An Ahmadi lawyer was told he cannot use the prefix “Syed” because it is reserved for orthodox Muslims.
by Massimo Introvigne
If you are a member of the persecuted Ahmadi religious movement in Pakistan, you are not even free to use your name.
An Ahmadi lawyer was representing other Ahmadis in court in Karachi last week, signing documents with his name and the name he has always used, Syed Ali Ahmad Tariq.
To his surprise, police intervened and told him they have registered a complaint against him for the use of the prefix “Syed” in his name, and that he will likely be prosecuted.
“Syed” means “noble” in Arabic, and is also used to designate a descendant of the prophet Muhammad. The law in Pakistan declares Ahmadi non-Muslims because they believe that their founder, Mirza Ghulam Ahmad, was both “a disciple of the Prophet” (Muhammad) and a prophet himself. Islam proclaims the “finality of prophethood,” i.e., that there can be no prophet after Muhammad, and Ahmadis are accusing of breaching this doctrine.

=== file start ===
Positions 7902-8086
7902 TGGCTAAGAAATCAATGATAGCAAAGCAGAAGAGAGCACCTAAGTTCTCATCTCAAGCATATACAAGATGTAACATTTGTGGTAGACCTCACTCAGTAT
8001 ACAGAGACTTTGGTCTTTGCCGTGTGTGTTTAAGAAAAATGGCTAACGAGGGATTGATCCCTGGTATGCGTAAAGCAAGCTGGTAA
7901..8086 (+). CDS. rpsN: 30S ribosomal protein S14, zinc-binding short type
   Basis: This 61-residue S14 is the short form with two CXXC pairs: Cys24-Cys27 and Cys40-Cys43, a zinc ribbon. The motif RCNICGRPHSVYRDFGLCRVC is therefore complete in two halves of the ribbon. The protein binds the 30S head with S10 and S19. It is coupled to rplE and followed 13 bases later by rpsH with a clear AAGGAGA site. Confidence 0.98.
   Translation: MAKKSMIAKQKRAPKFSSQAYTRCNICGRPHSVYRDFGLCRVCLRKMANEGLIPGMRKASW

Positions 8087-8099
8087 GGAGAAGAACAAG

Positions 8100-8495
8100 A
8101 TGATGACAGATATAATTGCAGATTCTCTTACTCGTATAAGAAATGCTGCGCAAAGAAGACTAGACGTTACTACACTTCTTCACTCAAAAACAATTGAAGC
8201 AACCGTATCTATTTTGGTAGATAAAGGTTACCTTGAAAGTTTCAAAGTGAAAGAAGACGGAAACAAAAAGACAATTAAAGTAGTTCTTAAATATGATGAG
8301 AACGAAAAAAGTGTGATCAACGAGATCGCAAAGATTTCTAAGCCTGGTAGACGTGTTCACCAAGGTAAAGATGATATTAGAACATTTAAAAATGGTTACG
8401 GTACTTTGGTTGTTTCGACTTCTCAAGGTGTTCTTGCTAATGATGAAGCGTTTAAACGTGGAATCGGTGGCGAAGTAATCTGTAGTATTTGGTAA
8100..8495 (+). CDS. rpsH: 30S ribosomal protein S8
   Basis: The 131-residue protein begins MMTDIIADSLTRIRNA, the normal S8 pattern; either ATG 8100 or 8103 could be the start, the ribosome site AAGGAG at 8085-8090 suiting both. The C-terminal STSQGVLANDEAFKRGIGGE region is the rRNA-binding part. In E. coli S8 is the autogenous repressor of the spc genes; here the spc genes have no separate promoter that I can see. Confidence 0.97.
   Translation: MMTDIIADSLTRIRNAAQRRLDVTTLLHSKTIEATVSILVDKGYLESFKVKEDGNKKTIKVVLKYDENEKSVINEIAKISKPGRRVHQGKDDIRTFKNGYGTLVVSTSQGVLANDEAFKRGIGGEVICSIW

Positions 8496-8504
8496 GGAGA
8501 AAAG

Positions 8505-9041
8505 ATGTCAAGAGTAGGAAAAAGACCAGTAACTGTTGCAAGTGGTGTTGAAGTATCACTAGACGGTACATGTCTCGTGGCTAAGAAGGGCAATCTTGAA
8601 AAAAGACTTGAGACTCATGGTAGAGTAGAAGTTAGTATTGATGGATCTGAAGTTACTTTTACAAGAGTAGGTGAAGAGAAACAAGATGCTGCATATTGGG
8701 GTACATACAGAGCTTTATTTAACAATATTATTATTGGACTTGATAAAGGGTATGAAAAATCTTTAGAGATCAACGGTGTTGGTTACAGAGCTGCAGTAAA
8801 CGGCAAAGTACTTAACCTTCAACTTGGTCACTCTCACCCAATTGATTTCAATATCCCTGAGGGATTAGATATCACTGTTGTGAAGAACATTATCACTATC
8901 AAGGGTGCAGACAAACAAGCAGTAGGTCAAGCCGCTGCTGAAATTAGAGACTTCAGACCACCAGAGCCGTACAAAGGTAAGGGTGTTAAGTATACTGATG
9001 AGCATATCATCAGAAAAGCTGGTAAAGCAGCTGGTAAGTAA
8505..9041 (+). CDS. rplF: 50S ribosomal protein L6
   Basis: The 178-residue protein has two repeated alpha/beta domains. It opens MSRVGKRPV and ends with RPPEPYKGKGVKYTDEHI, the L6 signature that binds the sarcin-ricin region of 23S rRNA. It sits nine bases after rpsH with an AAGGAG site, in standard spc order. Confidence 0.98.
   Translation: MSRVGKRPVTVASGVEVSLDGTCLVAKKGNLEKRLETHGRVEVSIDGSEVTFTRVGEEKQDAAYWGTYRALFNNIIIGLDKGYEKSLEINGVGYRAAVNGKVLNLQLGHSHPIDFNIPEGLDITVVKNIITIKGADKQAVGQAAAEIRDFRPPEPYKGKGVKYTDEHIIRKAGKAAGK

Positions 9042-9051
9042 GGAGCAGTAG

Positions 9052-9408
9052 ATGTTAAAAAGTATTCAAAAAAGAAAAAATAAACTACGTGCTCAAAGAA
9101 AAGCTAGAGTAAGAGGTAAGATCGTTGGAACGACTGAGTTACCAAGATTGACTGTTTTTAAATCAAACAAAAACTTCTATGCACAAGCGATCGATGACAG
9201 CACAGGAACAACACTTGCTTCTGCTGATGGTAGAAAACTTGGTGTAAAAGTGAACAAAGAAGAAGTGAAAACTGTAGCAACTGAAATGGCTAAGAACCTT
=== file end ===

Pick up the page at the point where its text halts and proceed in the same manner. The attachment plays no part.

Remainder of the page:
As a consequence, Pakistan prohibits that Ahmadis represent themselves as Muslims or use Muslim symbols, including on their mosques and even on their graves.
However, it is the first time that Ahmadis are prevented from using Muslim names or prefixes. Thousands of Ahmadis are named Muhammad, and they may also be in danger if a precedent is established based on this case.